Tips for Visitors

Over a distance of 13.3 kilometres, the suspension railway runs through the Wupper Valley, of which a good ten kilometres of track run above the river. The full return journey takes around an hour, and covers 20 stations. Some of these suspension railway stations have retained their Art Nouveau architecture, being replaced in the course of the modernisation (since 1995) with new or identical stations, and in some cases atmospherically floodlit. Their architecture creates striking imagery in the city, particularly for keen photographers.

The most popular motifs include the view up the shop-lined Kaiserstraße at the Vohwinkel terminus, where the suspension railway runs right past dignified Gründerzeit buildings. The line continues over the confusing Sonnborn motorway junction, to the stadium by the zoo, where the train passes over Support 100, a masterpiece of engineering, to the direction of the river. It is well worthwhile getting out soon thereafter to visit Wuppertal Zoo. Its hilly location, the extensive lion enclosure, and the penguin enclosure with its underground glass tunnel are attractions unrivalled in Germany.


The plant premises of the global Bayer corporation, which was founded in Wuppertal and over the premises of which the train glides, impressively stand witness to the pioneering spirit of the Bergisches Land region. Past the Briller district, Germany's largest continuous quarter of listed villas, the train passes on to the centre of Elberfeld. During the day, this is a great place for shopping or for a visit to the Von der Heydt Museum, and in the evening for a concert at the Historic City Hall, or for bar-hopping through the Luisenviertel district. The suspension railway stations Ohligsmühle and Kluse impress visitors with their audacious, highly modern architecture, while the imposing Regional Court building (1854) is one of the oldest in Germany. High over these, to the north of the Wupper, there is the Hardt local recreation area with the Botanical Garden; to the south of the river there is the unique Waldfrieden sculpture park by the artist Tony Cragg.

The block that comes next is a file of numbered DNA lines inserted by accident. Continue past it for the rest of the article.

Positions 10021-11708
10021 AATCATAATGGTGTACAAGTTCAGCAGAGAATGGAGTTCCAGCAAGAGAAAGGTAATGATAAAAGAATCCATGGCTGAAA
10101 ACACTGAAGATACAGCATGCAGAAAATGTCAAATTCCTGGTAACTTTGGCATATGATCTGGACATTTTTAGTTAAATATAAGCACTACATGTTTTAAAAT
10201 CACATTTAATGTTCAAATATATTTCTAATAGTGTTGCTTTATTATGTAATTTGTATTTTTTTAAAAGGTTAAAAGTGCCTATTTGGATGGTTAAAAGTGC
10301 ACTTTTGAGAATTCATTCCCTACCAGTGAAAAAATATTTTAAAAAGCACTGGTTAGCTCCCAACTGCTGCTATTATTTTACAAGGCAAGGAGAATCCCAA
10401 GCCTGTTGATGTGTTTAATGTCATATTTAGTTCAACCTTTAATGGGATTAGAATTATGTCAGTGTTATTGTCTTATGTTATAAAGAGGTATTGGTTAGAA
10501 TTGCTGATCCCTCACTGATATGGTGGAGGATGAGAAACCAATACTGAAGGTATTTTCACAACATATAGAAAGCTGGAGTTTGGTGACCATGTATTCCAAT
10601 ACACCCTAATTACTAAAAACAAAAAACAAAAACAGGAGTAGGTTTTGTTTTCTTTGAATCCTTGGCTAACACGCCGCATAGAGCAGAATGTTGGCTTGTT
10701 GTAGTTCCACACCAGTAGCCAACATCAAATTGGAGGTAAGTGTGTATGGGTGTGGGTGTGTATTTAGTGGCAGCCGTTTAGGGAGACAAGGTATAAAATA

The Historical Centre at the birthplace of the philosopher and social critic Friedrich Engels gives Wuppertal Germany's first Museum of Early Industrialisation – witness to the fact that this city was a motor of the Industrial Revolution. Right next to this, and opposite the place where the elephant Tuffi jumped out of the suspension railway train in 1950, are the Opera House and Barmen station. A little further off, the suspension railway stations Alter Markt and Werther Brücke rise as the gates of Barmen city centre, the coloured illuminations of which highlight audacious details of their architecture.

All around the eastern Oberbarmen suspension railway station, there once stretched the bleachfields (“Bleicherwiesen”). The banks of the Wupper on the street Rosenau still retain some of the character of these old fields, and are a popular spot for sunbathing. A little further up is Wichlinghausen station, located on the northern rail trail, which cuts right across the Wuppertal metropolitan area and is now used for leisure purposes by thousands in search of peace and quiet. The parkour park by the station is the biggest in Germany, attracting many enthusiasts for this sport to Wuppertal.